Research

July 3, 2018 at 8:07 am

Harrington Gives Plenary on Potential Use of Restricted Boltzmann Machines

Dr. Peter Harrington presents at hemometrics in Analytical Chemistry meeting.

Dr. Peter Harrington presents at hemometrics in Analytical Chemistry meeting.

Dr. Peter Harrington, Professor of Chemistry & Biochemistry, delivered a plenary address on “Cascading and Enhanced Restricted Boltzmann Machines for Feature Expansion of Spectra” at the Chemometrics in Analytical Chemistry meeting in Halifax, CA.

“Many advances in modern society are due to embedded artificial intelligence. Some of these innovations are voice recognition in phones and personal assistants, image recognition for identifying faces in photos, and digital transcription of handwriting,” noted Harrington in his abstract. “These advances rely on deep neural networks, some of which are efficiently built with layers of restricted Boltzmann machines (RBMs). RBMs have many potential applications in analytical chemistry for finding features in data. They may be used to transform data and improve the performance of classification and calibration methods that are applied to the RBM outputs. Because the goal of the RBM layer is to furnish a nonlinear transform, using a cascading network structure allows both linear and nonlinear features to be made available to subsequent chemometric methods such as partial least squares and support vector machines. Some examples will demonstrate the improvement for quantifying fat and moisture content using near-infrared spectroscopy[1]. The improvement by RBMs of the classification of spectra from botanical materials, such as Cannabis or teas, for authentication and chemotyping shall also be demonstrated.”

Hamid Abdollahi, left, is a visiting scholar and famous chemometrician from the Institute for Advanced Studies in Basic Sciences in Zanjan, Iran, and Dr. Peter Harrington, from Ohio University.

Hamid Abdollahi, left, is a visiting scholar and famous chemometrician from the Institute for Advanced Studies in Basic Sciences in Zanjan, Iran, and Dr. Peter Harrington, from Ohio University.

This meeting is the largest meeting in the world that is devoted to chemometrics. Dr. Hamid Abdollahi, a renowned chemometrician from the Institute for Advanced Studies in Basic Sciences in Zanjan, Iran, will be a visiting scholar at Ohio University this summer, working for 10 weeks in Harrington’s laboratory.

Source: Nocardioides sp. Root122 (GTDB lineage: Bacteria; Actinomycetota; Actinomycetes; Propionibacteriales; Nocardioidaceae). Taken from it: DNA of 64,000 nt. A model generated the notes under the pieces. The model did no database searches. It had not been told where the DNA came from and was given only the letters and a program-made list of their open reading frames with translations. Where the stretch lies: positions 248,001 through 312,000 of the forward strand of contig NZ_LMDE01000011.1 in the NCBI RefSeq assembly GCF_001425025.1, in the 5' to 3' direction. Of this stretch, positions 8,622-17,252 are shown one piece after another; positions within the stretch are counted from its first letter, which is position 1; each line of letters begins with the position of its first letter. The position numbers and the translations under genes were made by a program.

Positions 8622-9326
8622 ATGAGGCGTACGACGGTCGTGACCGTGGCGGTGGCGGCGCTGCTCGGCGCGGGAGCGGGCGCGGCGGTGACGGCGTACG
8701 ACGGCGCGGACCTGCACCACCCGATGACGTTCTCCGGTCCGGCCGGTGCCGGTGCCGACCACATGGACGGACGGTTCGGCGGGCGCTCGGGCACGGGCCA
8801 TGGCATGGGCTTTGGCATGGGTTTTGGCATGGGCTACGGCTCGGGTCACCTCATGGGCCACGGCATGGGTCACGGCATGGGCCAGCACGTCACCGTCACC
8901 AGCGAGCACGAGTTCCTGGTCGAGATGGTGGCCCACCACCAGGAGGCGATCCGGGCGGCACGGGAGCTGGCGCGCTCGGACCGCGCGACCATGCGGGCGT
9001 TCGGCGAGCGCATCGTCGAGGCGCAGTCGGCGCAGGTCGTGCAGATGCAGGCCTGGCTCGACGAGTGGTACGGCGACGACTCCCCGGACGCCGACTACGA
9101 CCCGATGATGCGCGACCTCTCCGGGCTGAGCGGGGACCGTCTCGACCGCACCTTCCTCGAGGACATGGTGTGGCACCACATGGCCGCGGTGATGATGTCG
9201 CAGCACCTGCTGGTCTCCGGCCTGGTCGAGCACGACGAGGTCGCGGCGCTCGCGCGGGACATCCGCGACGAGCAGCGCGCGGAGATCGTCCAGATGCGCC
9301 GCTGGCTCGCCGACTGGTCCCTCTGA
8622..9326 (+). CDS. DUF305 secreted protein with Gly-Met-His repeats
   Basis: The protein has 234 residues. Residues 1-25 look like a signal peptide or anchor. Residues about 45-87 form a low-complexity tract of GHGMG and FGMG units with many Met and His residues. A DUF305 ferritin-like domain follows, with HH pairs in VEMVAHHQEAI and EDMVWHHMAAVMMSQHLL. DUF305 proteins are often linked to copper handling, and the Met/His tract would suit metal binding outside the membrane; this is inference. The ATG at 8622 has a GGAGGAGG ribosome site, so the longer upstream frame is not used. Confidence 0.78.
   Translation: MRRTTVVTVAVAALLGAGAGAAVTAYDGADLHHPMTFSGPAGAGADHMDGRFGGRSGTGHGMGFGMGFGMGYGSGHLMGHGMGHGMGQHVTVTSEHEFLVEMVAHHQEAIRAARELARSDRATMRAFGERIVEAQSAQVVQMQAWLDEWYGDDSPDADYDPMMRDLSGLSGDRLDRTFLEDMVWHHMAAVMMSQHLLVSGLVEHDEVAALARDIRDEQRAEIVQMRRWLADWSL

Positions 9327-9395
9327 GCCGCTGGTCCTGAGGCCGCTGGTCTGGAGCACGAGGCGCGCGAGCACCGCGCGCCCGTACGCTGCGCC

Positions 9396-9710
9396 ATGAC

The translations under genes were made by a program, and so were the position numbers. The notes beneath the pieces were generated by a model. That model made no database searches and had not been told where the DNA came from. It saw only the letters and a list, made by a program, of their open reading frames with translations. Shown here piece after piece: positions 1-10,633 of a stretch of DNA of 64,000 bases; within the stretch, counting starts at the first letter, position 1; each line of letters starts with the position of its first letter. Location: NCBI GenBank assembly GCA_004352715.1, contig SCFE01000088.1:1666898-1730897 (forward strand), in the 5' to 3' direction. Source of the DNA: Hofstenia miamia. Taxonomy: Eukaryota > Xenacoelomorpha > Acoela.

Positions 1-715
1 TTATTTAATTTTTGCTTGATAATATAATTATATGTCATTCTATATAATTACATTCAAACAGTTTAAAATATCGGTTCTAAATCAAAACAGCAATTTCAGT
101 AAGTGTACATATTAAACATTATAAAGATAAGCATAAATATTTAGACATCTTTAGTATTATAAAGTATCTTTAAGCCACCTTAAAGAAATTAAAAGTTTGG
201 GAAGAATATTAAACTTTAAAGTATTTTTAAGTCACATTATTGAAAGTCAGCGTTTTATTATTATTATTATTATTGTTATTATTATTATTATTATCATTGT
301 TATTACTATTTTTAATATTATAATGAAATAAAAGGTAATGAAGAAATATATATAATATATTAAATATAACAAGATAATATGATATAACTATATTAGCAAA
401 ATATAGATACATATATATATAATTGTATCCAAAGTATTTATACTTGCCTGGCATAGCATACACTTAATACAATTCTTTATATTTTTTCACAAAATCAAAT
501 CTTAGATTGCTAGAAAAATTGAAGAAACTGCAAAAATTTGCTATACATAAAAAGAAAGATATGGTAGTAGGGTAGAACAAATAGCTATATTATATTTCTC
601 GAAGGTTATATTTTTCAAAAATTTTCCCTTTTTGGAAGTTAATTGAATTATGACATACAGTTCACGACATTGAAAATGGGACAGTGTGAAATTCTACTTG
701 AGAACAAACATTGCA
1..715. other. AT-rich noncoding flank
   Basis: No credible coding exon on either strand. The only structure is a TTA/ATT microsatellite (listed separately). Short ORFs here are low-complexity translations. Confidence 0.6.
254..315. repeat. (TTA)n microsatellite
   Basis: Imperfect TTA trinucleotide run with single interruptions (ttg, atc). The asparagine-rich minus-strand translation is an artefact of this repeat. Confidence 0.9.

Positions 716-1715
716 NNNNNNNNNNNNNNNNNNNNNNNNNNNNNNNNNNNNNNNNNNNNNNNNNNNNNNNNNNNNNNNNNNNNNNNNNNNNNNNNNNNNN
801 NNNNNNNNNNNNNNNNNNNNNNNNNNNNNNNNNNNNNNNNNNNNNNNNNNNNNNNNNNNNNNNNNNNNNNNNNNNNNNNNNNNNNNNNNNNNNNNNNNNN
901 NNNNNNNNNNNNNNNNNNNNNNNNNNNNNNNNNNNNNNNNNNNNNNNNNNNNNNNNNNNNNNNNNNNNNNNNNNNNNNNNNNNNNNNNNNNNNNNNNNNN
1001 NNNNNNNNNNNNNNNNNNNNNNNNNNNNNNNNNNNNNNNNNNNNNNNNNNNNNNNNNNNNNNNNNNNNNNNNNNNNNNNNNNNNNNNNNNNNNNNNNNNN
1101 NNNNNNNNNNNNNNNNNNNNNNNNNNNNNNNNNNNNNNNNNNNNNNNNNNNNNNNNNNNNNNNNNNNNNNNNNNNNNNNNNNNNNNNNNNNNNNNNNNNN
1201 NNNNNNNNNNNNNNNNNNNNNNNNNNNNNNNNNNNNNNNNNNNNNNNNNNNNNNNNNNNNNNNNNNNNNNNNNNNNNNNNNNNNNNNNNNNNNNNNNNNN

In addition, Harrington and graduate student Zewei Chen presented a poster on the “High-throughput Chemotyping of Cannabis and Hemp Extracts by an Ultraviolet Microplate Reader and Multivariate Classifiers.”

Abstract: Authentication of Cannabis samples from different cultivations is increasingly important since Cannabis has been used for medical purposes in the recent decade.  Two samples sets of botanical extracts were studied.  The first set is referred to as Cannabis that contained plant material from the sativa, indica, and hybrids of the two species.  The second set, contained extracts from the variety of Cannabis sativa with low tetrahydrocannabinol (THC) concentrations (<0.2%) and is referred to as hemp.  An ultraviolet microplate reader provides a cost-effective and high-throughput method for classifying 15 Cannabis and 20 hemp extracts in this study.  By coupling with five multivariate classifiers, i.e. fuzzy rule-building expert system (FuRES), super partial least squares-discriminant analysis (sPLS-DA), support vector machine (SVM) and two tree-based support vector machines (SVMtreeG and SVMtreeH), good classification rates were achieved from the evaluation of bootstrapped Latin partitions.  For the Cannabis extracts, SVMtreeG yielded the best performance and the classification rate is high as 99.1% for the extract/solvent ratio of 1:10 and 97.1% for the ratio of 1:20.  The results from a matched sample t-test indicates that the classification for the 15 Cannabis extracts can be affected by different dilution ratios.  For the hemp extracts, SVM classifier performed the best with 97.4% of classification rate.  These results demonstrate that ultraviolet microplate reader coupled with multivariate classifiers can be used as a high-throughput and cost-effective approach to authenticate Cannabis and hemp extracts from different cultivations.

 

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